A recent audit of the Lansing Fire District has found that its officials did not develop or manage a comprehensive investment program, leading to potential missed earnings.
The Board of Fire Commissioners failed to create and adopt a detailed investment policy as mandated by the New York State General Municipal Law Section 39. Although the District garnered roughly $9,000 in interest from a savings account with an average daily balance of around $3.8 million during the audit window, officials overlooked other legal investment options. The audit suggests that, with alternative investments, the District could have earned an additional $61,000.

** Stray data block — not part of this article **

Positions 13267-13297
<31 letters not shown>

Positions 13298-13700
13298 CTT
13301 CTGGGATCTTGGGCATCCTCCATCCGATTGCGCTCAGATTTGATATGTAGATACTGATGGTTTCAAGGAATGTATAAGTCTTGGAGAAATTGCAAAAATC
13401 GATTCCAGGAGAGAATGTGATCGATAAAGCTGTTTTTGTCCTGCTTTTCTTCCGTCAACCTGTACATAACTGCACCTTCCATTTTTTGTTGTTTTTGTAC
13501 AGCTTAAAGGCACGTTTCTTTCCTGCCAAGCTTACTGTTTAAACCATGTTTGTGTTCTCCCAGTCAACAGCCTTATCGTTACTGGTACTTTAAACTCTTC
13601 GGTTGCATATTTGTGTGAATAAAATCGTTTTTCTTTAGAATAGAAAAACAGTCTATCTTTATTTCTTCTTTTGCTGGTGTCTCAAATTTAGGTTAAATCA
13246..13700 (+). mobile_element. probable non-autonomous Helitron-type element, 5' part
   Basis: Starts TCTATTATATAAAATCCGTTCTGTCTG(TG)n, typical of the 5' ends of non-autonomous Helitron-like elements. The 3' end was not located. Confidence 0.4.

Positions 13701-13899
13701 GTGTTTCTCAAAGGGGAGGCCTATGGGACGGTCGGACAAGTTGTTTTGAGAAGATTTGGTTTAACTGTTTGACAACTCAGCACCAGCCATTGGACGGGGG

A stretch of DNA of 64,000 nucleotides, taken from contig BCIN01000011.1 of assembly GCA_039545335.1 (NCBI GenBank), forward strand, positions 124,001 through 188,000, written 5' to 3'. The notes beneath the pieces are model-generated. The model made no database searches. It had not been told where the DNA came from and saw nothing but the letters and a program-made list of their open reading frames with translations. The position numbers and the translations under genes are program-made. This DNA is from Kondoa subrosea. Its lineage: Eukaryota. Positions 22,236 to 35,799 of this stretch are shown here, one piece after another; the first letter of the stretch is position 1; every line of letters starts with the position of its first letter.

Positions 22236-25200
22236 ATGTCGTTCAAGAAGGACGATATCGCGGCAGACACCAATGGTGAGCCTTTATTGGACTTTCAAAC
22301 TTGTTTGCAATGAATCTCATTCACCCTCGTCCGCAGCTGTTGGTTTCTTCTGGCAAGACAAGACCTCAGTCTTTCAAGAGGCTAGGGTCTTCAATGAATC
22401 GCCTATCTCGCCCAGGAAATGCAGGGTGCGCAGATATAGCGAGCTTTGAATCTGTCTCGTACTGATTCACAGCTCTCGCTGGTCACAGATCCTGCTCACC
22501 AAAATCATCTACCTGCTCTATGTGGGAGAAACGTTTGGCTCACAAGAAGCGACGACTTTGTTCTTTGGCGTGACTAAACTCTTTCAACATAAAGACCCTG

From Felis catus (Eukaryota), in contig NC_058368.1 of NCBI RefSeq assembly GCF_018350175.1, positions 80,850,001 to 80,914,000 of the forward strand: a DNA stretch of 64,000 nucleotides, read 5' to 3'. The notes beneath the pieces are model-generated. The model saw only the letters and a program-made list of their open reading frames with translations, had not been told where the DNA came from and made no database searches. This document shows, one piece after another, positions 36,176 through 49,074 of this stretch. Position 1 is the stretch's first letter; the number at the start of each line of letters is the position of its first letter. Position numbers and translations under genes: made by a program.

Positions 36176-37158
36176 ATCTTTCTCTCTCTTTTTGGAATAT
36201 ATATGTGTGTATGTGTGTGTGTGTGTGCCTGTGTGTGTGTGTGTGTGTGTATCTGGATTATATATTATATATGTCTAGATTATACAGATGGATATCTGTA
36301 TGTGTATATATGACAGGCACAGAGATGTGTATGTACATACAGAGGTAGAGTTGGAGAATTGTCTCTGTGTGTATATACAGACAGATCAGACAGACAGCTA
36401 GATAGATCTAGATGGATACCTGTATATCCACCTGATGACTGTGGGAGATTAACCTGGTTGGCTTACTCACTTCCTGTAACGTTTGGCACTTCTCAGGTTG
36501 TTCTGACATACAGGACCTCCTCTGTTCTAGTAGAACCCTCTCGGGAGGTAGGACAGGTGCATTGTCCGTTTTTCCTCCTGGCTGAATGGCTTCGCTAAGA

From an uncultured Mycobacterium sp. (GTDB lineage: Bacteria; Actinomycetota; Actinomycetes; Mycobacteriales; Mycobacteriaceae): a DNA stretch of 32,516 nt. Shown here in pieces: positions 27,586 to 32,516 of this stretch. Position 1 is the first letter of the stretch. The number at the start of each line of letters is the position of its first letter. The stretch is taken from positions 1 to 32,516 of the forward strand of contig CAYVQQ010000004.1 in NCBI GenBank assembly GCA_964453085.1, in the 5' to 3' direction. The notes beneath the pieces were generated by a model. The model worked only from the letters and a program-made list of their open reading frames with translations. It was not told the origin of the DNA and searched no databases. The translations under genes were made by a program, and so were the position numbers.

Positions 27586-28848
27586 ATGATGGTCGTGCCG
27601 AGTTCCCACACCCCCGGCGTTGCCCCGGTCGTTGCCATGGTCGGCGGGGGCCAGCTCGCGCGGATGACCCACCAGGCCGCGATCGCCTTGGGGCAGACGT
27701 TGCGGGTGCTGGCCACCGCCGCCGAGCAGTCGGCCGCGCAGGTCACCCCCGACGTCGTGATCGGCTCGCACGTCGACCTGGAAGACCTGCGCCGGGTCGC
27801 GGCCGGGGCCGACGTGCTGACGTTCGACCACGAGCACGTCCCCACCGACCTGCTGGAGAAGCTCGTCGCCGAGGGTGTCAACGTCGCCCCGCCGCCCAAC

The Lansing Fire District, a separate entity from the Town of Lansing and Tompkins County, provides fire protection services across a 75-square mile territory via four stations. The five-member elected Board is accountable for the District’s financial management and appoints a Treasurer for overseeing the depositing and investing of District funds. While the audit covered from January 1, 2021, to January 31, 2023, an extension through February 28, 2023, was granted to assess interest rate hikes. In response, District officials acknowledged the audit’s findings and have signaled the commencement of remedial actions.
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